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Syria (and Beyond) Live Coverage: The UN Talks Cease-Fire --- Is Anyone Listening?

The devastastion in the Khalidiya section of Homs

See also Israel-Palestine Live Coverage (23 October): Gaza, Settlements, Iran, and Elections
Monday's Syria (and Beyond) Live Coverage: "Revolution Was Won When Wall of Fear Was Broken Down"

1709 GMT: Kuwait. Last Thursday, former MPs Bader Al-Dahoum, Falah Al-Sawwagh, and Khaled Al-Tahous were arrested and charged of criticising the Emir at an opposition gathering on 10 October. The following picture was taken shortly after their arrest:

Today, they appeared in court with shaved heads, wearing prison uniforms:

1700 GMT: Jordan.King Abdullah II has called on the fragmented opposition of the country to organise for the elections on 23 January as an "authentic partner" of the regime. Abdullah said:

Our main goal is reform and we’ll have new parliament by early next year [January 23]. We believe in right of the opposition to be authentic partner. The regime is the state and all its institutions. Each individual is part of the regime. Rule for us, we the Hashemites, was never based on power control. 

1541 GMT: Tunisia. The leader of Tunisia's chapter of Ansar al Sharia, the radical Salafist group, demanded the release of imprisoned Salafists and accused the elected government of being a "puppet" of the United States:

The criticism from Saif-Allah Benahssine, who is also known as Abu Iyadh, came as Tunisia's moderate Islamist-led government celebrated its first anniversary following the ousting of former President Zine El Abidine Ben Ali last year.

Benahssine is wanted by the police for allegedly inciting the attack on the U.S. embassy in which four people were killed in a protest over an anti-Islamic film made in California. Benhassine escaped capture at a mosque in Tunis last month.

1449 GMT: Syria. A second video, taken from a different angle, claims to show smoke rising from the Moudamyah base in Damascus (see previous update). We're now seeing this from enough sources to say that the existence of the smoke is confirmed. It's still not clear what started the fire (activists say it was an explosion), however, and it's even less clear what exactly is on fire inside the base and whether it is any of the key command buildings, which would be a significant development.

We're watching this closely. However, mortar or rocket attacks have been launched at this base before, and it is a very large base, so this may or may not be significant. Stay tuned.

1444 GMT: Syria. Video claims to show the smoke rising from somewhere on the base of the 4th armored division, near Mouadamyah, Damascus. The 4th armored division is both one of Syria's elite and most loyal units, and is personally commanded by President Bashar al Assad's brother, Maher al Assad:

1435 GMT: Syria. Reuters reports that at least 20 people were killed in the Hanano section of Aleppo after several shells hit a crowded bakery earlier today:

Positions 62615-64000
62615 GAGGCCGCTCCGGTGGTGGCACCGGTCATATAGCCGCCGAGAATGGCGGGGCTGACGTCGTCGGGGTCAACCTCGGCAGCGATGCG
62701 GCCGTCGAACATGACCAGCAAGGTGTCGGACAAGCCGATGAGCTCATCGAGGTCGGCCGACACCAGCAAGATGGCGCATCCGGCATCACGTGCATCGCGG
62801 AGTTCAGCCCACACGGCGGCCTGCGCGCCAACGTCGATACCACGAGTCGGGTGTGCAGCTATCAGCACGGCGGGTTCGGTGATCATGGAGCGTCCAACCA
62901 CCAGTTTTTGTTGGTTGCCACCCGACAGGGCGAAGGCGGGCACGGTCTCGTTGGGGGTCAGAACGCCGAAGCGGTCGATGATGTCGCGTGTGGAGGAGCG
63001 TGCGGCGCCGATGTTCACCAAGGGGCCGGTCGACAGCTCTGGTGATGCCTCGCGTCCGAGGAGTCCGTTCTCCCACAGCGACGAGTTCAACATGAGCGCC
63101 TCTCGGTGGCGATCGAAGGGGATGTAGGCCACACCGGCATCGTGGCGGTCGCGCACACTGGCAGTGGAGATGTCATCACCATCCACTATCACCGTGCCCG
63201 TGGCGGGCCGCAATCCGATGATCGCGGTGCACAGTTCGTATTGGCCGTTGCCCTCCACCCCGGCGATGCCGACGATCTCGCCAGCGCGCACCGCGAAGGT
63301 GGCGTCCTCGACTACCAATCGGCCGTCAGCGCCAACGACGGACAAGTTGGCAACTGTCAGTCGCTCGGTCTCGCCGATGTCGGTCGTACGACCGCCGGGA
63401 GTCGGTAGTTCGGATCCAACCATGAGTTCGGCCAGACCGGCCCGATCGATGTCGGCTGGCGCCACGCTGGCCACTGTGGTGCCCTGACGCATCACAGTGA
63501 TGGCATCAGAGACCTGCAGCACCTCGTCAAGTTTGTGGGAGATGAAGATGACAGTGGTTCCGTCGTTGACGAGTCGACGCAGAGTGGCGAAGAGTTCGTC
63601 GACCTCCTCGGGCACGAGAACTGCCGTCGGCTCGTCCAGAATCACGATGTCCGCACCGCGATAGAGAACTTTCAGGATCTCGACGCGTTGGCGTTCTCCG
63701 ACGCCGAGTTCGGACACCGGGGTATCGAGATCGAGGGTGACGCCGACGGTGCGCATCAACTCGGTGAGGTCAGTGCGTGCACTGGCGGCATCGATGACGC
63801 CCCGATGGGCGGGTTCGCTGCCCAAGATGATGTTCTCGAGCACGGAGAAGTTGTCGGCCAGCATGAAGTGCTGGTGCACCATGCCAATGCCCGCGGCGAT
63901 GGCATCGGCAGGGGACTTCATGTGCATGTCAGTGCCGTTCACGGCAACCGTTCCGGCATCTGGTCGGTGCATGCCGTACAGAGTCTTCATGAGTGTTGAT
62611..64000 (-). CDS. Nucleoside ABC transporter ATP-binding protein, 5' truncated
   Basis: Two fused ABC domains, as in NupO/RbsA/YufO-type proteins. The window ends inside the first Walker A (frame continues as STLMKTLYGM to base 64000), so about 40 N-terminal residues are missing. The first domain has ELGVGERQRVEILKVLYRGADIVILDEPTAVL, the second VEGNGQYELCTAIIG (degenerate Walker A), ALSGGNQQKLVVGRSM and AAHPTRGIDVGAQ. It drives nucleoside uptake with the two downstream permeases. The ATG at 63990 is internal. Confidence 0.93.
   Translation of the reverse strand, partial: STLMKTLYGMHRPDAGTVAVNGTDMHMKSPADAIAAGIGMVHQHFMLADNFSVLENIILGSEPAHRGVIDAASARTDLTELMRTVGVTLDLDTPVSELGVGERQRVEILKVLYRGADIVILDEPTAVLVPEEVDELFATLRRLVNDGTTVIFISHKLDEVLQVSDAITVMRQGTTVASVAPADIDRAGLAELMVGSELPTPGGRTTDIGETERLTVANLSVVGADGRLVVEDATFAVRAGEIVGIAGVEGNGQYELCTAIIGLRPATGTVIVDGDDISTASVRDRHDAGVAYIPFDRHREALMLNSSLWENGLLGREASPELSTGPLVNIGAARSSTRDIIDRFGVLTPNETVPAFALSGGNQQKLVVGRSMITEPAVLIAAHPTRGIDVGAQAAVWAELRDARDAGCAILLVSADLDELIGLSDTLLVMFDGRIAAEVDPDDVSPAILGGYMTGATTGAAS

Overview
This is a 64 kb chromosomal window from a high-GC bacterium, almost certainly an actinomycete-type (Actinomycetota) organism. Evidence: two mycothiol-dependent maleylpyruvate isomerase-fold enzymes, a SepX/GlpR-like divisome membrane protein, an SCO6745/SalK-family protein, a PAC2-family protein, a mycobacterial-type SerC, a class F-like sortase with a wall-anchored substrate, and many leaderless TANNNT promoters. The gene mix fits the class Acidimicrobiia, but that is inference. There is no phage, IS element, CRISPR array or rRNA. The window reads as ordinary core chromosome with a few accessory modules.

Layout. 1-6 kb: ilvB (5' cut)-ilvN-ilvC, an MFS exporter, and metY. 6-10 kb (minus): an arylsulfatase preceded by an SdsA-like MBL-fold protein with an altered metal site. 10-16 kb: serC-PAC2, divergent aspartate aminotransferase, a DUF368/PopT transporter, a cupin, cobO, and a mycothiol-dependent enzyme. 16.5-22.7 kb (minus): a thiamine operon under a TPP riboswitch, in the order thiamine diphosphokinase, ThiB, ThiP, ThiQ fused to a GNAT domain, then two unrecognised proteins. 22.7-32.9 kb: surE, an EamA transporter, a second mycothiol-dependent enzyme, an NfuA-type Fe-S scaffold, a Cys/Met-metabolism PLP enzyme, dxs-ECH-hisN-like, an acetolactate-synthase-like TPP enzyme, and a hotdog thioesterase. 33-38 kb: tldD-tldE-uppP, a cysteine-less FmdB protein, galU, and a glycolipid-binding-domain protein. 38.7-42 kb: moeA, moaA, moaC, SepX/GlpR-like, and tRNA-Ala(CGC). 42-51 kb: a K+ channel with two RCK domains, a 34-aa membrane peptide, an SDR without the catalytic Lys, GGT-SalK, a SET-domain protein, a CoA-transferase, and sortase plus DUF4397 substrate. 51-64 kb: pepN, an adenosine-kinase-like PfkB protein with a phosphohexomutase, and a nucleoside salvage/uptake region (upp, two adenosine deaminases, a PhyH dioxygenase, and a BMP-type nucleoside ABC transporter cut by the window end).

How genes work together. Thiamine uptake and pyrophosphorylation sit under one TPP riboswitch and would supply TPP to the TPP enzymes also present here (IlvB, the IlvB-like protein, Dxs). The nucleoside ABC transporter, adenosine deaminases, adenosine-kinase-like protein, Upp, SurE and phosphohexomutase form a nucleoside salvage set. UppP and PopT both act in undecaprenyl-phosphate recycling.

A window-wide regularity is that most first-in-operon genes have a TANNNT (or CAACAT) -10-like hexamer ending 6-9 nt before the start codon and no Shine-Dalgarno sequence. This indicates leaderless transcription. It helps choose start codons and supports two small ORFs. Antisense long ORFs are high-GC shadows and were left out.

Majd Nour, an opposition campaigner in Aleppo, said two shells hit the bakery, located in the eastern Hananu neighbourhood, in the early afternoon. Free Syrian Army fighters were guarding it at the time, he said.

"The frontline is about two kilometers away from the bakery, at Karm al-Jabal. There has been a lull since the army shelled Hananu overnight," Nour said.

"It was quiet all day and suddenly Assad's forces fired three shells. The first landed near the bakery and the other two hit it," he added.

The video is graphic:

1415 GMT: Syria. The Guardian has interviewed LCC spokeswoman Rafif Jouejati, who says that UN Peace Envoy Lakdhar Brahimi's ceasefire plans are "dead on arrival." The LCC, arguably one of the organizations with the best connections on the ground in Syria, has suggested that Brahimi's plan had no teeth, and is simply a rehash of previous failed ceasefire plans.

"We have tried to communicate with him [Brahimi] on numerous occasions. I tried to relay the voices of activists on the ground and he immediately dismissed me, and in fact lost his temper with me. He did not want to hear bad news from activists on the ground. I felt that as an allegedly neutral party, and one who should be a negotiator, he had an obligation to listen to what the people on the streets are saying, and he flatly refused."

Asked if she ruled out future negotiations with Brahimi, she said:

"Of course we should always pursue discussions and dialogue, but it has to lead to concrete results. We can’t come out with soft plans that do not address the fact that there is something approaching genocide taking place in Syria. We cannot discuss in diplomatic or political terms any sort of a solution that does not include the removal of Bashar al-Assad and his regime apparatus."

Our analysis - the peace plan was never alive to begin with. No one we have communicated with in the opposition on the ground in Syria, or operating outside of Syria, believes that the regime is trustworthy enough for a ceasefire to be followed by regime forces. If Brahimi has lost the LCC, he's likely got no real chance of establishing any sort of ceasefire, and the probability for the opposition accepting a power transfer deal brokered between Brahimi and the regime is also decreasing.

1405 GMT: Syria. The claim of the day:

Treat this as unconfirmed. It's also unclear where exactly the explosion took place, or of what nature the explosion is. Stay tuned.